5 myths about glaucoma you need to know

The dangers of glaucoma lie in its gradual progression and the fact that it often does not cause noticeable symptoms in its early stages. Picture: Mark Arron Smith/Pexels

The dangers of glaucoma lie in its gradual progression and the fact that it often does not cause noticeable symptoms in its early stages. Picture: Mark Arron Smith/Pexels

Published Mar 8, 2024


Did you know that glaucoma is the leading cause of blindness worldwide, affecting over 70 million people? In South Africa, the disease affects around 5% of the total population.

Additionally, vision loss is one of the leading causes of disability in South Africa, accounting for 32% of all disabilities combined.

Glaucoma is a serious eye condition that can lead to vision loss and blindness if left untreated. It occurs when there is damage to the optic nerve, often caused by increased pressure within the eye.

This pressure can result from a build-up of fluid that does not drain properly, leading to damage of the optic nerve and loss of peripheral vision.

The dangers of glaucoma lie in its gradual progression and the fact that it often does not cause noticeable symptoms in its early stages.

As a result, many people may not realize they have glaucoma until they have already experienced significant vision loss. This is why regular eye exams are crucial for early detection and treatment.

As we recognise World Glaucoma Week this month, celebrated from March 10 - 16, Fedhealth medical aid shines a spotlight on the importance of addressing some common myths about glaucoma and replacing them with the facts.

This will help raise awareness and understanding of the condition, ultimately promoting early detection and treatment to prevent vision loss.

Myth 1: Glaucoma develops gradually

Glaucoma can develop slowly over time, but there are actually two types of the disease: angle (chronic) glaucoma, which develops gradually, and angle-closure (acute) glaucoma, which can occur suddenly if the fluid drainage from the eye is blocked.

This sudden pressure can lead to sudden-onset glaucoma, which is considered a medical emergency and can cause blindness if not treated promptly.

Additionally, if one eye is affected, there's a high risk of it occurring in the other eye as well.

Myth 2: Glaucoma only affects older people

While it is true that people over 40 are at a greater risk of developing glaucoma and account for most cases, there are also other risk factors at play that can affect younger people too.

These include having conditions such as diabetes or high blood pressure, or taking medication such as migraine tablets or eye drops containing cortisone.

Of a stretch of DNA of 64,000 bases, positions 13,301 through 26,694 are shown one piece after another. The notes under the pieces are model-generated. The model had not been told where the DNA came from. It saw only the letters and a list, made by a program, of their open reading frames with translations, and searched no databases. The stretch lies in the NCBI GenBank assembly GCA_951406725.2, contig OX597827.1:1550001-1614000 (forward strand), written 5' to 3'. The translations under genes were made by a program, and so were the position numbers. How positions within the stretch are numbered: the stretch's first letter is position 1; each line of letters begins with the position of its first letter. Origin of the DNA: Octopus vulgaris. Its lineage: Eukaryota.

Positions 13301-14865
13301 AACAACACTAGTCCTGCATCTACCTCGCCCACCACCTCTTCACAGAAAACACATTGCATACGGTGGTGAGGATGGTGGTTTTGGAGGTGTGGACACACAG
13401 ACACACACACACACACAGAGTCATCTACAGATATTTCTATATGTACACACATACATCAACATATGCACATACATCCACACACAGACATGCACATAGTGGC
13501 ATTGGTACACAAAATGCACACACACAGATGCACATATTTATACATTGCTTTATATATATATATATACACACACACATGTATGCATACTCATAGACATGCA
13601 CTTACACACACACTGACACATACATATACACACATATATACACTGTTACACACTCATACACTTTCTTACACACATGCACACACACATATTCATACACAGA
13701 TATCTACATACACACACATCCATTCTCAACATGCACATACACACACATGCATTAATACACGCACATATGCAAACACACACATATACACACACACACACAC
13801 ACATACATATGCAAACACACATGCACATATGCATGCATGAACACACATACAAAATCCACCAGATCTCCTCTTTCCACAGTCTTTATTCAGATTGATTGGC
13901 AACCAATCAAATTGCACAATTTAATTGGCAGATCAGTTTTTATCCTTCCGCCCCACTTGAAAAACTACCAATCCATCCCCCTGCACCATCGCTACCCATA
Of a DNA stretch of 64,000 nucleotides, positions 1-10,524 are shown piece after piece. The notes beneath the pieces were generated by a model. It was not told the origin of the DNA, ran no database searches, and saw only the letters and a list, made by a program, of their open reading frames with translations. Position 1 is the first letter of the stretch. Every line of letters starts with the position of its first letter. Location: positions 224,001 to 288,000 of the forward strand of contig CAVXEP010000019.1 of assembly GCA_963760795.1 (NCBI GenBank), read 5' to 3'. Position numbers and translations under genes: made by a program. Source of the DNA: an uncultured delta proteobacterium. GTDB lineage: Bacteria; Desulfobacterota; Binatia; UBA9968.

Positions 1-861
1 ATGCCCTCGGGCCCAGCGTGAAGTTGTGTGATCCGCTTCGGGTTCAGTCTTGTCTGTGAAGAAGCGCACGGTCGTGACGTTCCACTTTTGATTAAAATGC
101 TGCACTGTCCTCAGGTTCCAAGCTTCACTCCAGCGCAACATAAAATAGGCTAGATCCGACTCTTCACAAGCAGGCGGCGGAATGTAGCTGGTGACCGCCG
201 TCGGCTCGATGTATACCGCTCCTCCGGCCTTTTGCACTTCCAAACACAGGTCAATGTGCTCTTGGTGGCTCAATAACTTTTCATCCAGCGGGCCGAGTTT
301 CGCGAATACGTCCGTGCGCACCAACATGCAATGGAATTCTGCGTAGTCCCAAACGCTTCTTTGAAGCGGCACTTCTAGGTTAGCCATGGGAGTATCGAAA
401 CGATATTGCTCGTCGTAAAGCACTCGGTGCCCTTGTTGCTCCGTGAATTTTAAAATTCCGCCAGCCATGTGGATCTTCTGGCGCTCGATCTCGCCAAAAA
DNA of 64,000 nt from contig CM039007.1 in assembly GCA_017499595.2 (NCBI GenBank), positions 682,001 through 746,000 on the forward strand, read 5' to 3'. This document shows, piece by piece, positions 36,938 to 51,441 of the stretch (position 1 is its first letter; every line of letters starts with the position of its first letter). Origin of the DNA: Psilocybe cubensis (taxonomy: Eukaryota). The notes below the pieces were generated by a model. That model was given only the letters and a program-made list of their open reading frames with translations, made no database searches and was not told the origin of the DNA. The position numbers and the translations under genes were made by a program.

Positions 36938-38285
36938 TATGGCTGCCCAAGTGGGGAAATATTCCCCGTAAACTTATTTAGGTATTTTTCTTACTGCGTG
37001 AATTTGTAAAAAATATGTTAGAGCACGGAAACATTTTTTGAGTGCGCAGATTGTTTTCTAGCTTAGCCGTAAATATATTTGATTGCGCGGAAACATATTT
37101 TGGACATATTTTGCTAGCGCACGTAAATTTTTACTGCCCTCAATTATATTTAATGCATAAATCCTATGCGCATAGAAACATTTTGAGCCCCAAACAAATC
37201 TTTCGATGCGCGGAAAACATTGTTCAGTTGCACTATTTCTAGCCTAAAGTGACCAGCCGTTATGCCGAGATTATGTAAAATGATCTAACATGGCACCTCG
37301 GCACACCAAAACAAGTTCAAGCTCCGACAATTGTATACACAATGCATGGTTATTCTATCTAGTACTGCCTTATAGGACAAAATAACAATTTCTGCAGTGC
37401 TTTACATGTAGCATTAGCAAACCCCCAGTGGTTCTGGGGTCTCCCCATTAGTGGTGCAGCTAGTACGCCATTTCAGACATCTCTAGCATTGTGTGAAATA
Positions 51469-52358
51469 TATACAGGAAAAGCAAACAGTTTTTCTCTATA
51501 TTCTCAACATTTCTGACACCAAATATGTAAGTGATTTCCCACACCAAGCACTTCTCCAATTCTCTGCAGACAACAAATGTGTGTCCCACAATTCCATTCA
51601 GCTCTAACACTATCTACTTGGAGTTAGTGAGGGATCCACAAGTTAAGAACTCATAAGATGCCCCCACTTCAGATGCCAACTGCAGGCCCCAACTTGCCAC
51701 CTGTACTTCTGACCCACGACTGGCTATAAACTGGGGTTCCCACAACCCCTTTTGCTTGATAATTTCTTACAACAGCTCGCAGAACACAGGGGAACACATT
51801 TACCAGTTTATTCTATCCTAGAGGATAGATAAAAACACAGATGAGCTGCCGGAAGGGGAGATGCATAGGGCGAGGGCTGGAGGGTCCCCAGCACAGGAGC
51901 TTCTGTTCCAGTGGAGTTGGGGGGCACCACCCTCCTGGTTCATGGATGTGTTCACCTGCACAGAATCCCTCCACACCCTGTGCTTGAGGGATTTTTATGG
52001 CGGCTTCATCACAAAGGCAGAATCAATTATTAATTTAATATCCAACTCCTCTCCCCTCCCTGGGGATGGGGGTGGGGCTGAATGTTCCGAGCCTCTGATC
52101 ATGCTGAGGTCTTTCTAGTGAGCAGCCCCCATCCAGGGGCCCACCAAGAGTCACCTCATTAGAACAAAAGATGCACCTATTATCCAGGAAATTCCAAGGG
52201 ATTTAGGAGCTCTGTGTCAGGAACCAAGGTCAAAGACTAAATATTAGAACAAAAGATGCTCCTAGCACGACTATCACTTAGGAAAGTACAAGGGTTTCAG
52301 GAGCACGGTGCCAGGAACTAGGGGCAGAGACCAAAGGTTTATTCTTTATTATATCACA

Being short or far-sighted is also a risk factor, and this can occur at any age. If you fall within any of these categories, it’s worth getting checked annually for glaucoma so that it can be treated early.

Myth 3: Glaucoma will always result in blindness

If you receive the right treatment, the risk of glaucoma causing permanent blindness is low. The good news is that if you have a South African medical aid, glaucoma is part of the 25 chronic conditions covered under the Prescribed Minimum Benefits (PMB).

This means that regardless of your medical aid plan, including basic hospital plans, a certain level of medication and treatment is typically covered.

Myth 4: It’s obvious when you have it

There are usually no symptoms or warning signs of glaucoma until your vision is significantly affected, which is why it’s often referred to as the “silent thief of sight”.

In many countries, up to half the number of people with glaucoma don’t know that they have the disease. Thankfully, diagnosing glaucoma is relatively easy through a series of quick and painless tests, and treatment is usually highly effective.

Myth 5: There’s no treatment for glaucoma

Currently, there is no cure for glaucoma – but there are many treatment options which can manage the disease. All treatments aim to help control the pressure on the eye, and this can be done in one of two ways.

The first method is to decrease fluid production using eye drops, pills or both. The other method is to increase fluid draining out of the eye, which reduces pressure inside the eye and decreases the damage to the optic nerve.

This can be done via eye drops, eye laser treatment or surgery, depending on the case. The aim of all treatments is to prevent further damage to the optic nerve and preserve your existing vision.

While glaucoma can be a potentially devastating disease, diagnosing it and treating it is relatively straightforward – provided it’s diagnosed early.

As with anything health-related, prevention is better than cure, so if you think you may be at risk, this is even more reason to look after your health and have the necessary checks done regularly by an eye specialist.